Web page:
Believe it or not, the 15-month waiting list for the operation is actually the HSE target – and Cappagh’s about to start missing even that. The hospital has been put in an impossible situation. In 2014, its funding was cut. It had the staff, but no longer had the money. So it cut back – costs were reduced, staff were let go – and the waiting lists grew longer. In fact, it did 700 fewer procedures in 2014 than in the previous year. So in 2015 it got more money, but no longer had the staff. So it scaled up again.

By the start of this year it had the staff, but didn’t know how much money it was going to get for the year. It worked on the assumption that it would get the same as last year. It started making inroads into the waiting times. But then it learned its funding was being cut again. So it has closed operating theatres, told surgeons to stop working full days in theatre, and is scaling down – again.

Cappagh used to run six operating theatres. Now it’s just three. Surgeons who used to get one day each week in theatre now get two a month. They can do an average of five procedures a day, but are have been told to stop after three. So instead of doing 20 to 25 procedures a month, the surgeons are doing just six. Why? Because there isn’t the money to buy the implants. For a straight-forward procedure, these cost about €3,000. Some surgeons use ones costing just €1,500. And the patients, like Sarah, are not allowed provide this money.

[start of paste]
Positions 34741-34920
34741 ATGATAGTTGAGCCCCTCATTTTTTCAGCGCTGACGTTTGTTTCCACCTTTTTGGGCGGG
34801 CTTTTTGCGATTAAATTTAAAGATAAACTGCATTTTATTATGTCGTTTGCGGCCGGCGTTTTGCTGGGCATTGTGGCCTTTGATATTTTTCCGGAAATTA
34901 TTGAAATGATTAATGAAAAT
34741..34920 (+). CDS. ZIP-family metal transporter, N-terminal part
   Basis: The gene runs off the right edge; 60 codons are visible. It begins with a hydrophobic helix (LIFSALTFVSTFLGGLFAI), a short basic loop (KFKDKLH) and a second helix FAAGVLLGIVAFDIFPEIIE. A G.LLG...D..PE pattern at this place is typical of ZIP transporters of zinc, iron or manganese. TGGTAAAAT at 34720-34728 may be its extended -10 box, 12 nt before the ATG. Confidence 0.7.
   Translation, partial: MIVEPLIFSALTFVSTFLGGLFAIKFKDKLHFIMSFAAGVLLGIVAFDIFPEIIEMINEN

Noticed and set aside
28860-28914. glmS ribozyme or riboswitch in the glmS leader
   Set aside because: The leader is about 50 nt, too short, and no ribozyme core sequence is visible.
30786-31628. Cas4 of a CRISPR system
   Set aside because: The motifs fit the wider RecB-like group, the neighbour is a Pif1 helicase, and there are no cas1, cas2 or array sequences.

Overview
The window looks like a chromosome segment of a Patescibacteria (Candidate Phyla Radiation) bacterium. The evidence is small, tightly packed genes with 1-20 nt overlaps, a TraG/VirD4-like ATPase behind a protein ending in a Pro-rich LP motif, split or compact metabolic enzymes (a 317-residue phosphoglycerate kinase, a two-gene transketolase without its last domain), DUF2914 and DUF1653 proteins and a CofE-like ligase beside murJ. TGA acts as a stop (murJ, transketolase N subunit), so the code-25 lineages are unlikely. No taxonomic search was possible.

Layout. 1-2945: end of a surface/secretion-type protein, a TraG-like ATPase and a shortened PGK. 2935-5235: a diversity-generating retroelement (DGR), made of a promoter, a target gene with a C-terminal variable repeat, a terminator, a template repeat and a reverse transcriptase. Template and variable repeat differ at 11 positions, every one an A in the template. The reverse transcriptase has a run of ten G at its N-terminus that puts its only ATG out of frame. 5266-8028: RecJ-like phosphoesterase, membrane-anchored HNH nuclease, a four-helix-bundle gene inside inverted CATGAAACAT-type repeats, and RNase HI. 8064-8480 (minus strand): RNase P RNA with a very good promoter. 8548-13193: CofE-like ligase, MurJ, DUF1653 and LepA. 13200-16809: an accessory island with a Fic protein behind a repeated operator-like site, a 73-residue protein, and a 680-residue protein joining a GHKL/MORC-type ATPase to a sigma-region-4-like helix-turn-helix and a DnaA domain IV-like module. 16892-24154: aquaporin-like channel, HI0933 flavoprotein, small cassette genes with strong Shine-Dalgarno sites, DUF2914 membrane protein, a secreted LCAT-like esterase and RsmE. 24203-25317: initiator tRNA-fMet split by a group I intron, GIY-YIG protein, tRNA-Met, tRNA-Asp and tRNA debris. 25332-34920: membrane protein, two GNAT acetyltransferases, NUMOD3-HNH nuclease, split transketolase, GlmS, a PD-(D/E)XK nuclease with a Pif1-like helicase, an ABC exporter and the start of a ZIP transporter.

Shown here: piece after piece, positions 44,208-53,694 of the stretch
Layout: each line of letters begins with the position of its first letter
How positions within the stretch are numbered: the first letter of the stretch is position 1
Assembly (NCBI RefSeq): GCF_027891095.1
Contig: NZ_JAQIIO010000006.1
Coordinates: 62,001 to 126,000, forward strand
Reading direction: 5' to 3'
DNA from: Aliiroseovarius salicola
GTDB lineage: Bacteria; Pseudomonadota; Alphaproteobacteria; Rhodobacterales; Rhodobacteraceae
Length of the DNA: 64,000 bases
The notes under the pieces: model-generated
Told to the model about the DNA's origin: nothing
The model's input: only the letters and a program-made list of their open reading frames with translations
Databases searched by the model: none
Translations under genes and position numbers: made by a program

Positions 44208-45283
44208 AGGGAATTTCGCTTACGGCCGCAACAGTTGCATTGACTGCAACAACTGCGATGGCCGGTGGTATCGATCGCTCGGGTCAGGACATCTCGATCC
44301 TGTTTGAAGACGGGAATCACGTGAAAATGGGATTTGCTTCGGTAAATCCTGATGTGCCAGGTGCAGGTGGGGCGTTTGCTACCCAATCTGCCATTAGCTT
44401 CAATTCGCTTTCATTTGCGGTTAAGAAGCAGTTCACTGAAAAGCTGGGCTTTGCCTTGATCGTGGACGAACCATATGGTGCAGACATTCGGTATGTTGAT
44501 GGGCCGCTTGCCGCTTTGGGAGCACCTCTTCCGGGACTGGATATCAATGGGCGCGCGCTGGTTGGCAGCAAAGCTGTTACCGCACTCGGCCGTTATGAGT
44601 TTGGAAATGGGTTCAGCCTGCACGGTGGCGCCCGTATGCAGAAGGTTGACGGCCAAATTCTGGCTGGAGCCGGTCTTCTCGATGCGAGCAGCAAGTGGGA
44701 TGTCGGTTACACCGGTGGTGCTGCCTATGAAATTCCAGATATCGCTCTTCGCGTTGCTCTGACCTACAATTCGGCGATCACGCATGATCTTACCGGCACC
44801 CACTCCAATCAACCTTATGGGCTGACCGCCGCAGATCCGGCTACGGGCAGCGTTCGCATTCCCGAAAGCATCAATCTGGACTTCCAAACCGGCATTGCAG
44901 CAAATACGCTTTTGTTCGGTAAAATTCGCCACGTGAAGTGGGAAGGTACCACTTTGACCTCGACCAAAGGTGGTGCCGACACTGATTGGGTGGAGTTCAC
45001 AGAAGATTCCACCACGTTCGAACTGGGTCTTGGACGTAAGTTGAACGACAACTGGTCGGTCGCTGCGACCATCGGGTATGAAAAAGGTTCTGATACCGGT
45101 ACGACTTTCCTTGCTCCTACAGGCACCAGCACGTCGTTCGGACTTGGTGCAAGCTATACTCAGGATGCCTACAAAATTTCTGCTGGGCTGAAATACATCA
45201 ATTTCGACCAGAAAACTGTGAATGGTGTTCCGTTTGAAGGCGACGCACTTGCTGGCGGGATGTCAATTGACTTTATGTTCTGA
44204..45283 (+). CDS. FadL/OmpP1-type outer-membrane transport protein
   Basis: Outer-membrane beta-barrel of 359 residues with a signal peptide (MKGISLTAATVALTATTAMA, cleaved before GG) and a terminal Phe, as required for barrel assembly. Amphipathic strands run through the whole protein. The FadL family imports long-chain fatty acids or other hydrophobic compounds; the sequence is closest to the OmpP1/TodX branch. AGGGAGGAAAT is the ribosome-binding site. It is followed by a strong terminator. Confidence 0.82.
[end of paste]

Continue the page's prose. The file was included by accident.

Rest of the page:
It gets worse. Because now the waiting lists are going to rise again, to more than the HSE’s 15-month target. So it’ll be fined, by the HSE, meaning even less money available, and having to slow down even more… leading to more fines. Its hands are tied in other costly ways, too. Because it doesn’t know year-to-year how many staff it can employ, it is using agency staff, who cost more money. It also has to use theatre nurses to do jobs in theatre that theatre technicians can do. Theatre technicians are used in some of the best orthopaedic hospitals on earth, and cost a lot less than the more highly trained theatre nurses – but it’s not allowed use them.